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Measles

Measles is a very contagious respiratory infection. It causes a total-body skin rash and flu-like symptoms. Measles is rare in the United States thanks to widespread immunization but is starting to see a rise in cases due to anti-vaccination parents.

Protecting Yourself and Family from Measles

What is measles?

Measles is a very contagious viral illness. It's also known as rubeola. It causes a distinct rash and a fever. Measles is spread through direct contact with droplets from coughs or sneezes from a person with measles. Although not as common, it can be spread by droplets in the air. The symptoms of measles happen about 7 to 14 days after coming in contact with a person with the virus.

Measles is felt to be one of the most contagious viruses in the world and some have quoted up to 70 to 90 percent of susceptible people exposed to the measles will become infected. It is spread via respiratory droplets and can remain airborne or on surfaces up to a couple hours after exposure.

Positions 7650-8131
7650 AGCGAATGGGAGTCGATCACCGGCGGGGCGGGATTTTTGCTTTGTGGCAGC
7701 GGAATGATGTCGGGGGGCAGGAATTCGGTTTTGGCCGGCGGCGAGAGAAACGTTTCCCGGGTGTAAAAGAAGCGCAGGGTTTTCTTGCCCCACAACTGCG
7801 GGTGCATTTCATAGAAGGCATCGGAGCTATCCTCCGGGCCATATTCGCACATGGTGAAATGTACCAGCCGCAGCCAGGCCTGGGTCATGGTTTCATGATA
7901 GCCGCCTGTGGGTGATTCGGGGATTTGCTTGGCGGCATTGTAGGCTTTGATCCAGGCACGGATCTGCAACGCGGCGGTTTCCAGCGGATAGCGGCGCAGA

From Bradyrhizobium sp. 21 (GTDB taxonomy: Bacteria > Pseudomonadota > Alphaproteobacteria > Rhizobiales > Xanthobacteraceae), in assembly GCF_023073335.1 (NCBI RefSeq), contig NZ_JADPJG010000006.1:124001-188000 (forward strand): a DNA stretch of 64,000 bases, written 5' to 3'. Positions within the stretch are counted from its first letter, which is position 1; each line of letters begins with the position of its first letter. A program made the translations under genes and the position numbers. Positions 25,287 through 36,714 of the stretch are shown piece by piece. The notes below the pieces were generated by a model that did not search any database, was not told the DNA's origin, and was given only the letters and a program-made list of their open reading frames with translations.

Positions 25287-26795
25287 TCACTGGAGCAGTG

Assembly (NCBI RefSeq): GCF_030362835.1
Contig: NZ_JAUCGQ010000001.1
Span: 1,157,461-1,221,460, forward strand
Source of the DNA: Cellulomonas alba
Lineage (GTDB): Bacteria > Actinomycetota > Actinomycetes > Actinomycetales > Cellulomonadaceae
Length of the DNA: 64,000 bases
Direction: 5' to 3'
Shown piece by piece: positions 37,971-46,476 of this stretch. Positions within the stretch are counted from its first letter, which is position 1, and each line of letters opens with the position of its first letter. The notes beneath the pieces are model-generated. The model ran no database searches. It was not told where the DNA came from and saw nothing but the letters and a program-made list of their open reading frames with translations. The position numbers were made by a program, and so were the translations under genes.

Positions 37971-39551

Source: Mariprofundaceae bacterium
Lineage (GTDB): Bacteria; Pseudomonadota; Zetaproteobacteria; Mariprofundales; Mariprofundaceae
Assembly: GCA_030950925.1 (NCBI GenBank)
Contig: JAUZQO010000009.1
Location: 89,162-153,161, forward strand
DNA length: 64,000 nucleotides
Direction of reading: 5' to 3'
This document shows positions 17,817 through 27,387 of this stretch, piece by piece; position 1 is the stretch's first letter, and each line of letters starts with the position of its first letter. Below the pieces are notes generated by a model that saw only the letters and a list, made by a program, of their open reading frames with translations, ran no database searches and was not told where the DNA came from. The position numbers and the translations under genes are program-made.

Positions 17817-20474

Complications can occur, and of the minor, ear infections, croup and diarrhea are some of the most common. More serious complications can also occur and it is estimated that one in 1,000 will die from such complications.

Those at greatest risk are pregnant women, those at the extremes of age, those with poor immune systems and those with poor nutritional status.

If you feel you may be at risk for measles and would like to be vaccinated, one of our INTEGRIS Health facilities is here for you.

The best prevention is vaccination

Measles can be prevented with MMR vaccine. The vaccine protects against three diseases: measles, mumps, and rubella. CDC recommends children get two doses of MMR vaccine, starting with the first dose at 12 through 15 months of age, and the second dose at 4 through 6 years of age. Teens and adults should also be up to date on their MMR vaccination.

The MMR vaccine is very safe and effective. Two doses of MMR vaccine are about 97% effective at preventing measles; one dose is about 93% effective.

Children may also get MMRV vaccine, which protects against measles, mumps, rubella, and varicella (chickenpox). This vaccine is only licensed for use in children who are 12 months through 12 years of age.

Some adults may also benefit from receiving a booster shot. Ask your primary physician if you are an individual that would benefit from a booster vaccine.

Understanding Measles

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David Chansolme, M.D. Talks About Measles

David Chansolme, M.D., is an infectious disease physician at INTEGRIS Southwest Medical Center.

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